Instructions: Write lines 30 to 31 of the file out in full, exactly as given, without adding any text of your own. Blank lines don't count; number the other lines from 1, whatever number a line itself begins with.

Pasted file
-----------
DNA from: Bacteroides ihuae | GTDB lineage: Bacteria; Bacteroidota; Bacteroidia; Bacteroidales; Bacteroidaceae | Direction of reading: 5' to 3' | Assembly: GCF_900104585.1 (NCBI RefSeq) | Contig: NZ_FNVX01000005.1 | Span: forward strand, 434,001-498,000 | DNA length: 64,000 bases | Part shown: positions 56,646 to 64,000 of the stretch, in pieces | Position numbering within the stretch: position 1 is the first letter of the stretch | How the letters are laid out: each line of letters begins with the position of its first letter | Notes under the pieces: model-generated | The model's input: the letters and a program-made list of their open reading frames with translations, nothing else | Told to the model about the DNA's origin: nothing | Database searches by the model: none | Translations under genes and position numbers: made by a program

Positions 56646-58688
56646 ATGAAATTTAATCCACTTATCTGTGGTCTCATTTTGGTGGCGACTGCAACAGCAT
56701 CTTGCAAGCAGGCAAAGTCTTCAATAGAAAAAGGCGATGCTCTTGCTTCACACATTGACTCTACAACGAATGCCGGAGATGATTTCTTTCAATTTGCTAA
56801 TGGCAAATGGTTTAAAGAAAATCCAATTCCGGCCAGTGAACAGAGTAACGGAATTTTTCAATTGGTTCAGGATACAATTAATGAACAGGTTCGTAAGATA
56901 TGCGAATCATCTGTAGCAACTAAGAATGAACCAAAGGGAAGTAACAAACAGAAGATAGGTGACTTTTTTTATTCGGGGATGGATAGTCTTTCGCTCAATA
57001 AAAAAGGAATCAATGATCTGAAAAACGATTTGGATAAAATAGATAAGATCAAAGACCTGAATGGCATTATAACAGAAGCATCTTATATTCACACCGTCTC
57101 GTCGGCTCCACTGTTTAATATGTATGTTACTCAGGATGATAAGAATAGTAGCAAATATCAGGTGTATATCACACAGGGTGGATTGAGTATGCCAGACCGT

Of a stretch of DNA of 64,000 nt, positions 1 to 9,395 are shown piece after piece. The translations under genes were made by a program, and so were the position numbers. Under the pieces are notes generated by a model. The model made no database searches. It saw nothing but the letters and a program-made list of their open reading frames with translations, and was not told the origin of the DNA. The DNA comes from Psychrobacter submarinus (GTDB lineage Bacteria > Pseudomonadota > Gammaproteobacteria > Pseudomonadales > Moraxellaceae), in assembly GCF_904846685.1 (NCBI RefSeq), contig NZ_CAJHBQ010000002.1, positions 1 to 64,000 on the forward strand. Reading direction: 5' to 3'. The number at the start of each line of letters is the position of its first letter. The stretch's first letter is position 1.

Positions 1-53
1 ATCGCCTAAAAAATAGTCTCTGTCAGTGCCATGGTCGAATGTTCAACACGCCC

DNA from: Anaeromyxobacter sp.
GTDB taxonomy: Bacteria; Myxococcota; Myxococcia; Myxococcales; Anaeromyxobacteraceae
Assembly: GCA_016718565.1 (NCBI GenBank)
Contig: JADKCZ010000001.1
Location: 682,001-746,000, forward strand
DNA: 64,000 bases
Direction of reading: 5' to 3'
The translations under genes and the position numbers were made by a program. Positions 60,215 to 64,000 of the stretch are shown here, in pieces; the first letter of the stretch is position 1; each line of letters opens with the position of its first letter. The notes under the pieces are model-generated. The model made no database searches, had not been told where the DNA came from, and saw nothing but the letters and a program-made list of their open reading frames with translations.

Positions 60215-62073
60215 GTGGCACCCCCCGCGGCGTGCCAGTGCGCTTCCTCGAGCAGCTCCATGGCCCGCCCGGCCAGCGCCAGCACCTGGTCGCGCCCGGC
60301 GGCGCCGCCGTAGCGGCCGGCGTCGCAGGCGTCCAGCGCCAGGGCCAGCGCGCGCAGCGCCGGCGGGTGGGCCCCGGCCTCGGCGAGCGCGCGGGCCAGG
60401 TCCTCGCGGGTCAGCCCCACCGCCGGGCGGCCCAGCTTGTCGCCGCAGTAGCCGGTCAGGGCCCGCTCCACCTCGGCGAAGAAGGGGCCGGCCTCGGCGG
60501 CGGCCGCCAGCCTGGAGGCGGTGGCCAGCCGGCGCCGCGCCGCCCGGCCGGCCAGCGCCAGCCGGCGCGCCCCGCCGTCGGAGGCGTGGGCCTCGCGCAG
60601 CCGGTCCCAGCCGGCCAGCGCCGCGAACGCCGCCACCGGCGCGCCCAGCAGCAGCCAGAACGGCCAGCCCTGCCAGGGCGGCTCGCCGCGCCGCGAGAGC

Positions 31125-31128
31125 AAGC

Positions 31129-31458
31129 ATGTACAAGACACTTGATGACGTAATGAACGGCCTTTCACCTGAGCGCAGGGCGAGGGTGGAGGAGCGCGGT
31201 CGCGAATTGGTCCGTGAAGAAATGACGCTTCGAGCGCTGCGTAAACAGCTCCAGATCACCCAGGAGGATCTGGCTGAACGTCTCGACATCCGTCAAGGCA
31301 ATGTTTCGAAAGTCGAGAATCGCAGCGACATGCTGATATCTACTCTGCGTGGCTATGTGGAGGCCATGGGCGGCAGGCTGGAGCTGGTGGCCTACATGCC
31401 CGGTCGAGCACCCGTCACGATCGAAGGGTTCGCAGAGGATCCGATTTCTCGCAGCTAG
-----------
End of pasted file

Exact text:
31201 CGCGAATTGGTCCGTGAAGAAATGACGCTTCGAGCGCTGCGTAAACAGCTCCAGATCACCCAGGAGGATCTGGCTGAACGTCTCGACATCCGTCAAGGCA
31301 ATGTTTCGAAAGTCGAGAATCGCAGCGACATGCTGATATCTACTCTGCGTGGCTATGTGGAGGCCATGGGCGGCAGGCTGGAGCTGGTGGCCTACATGCC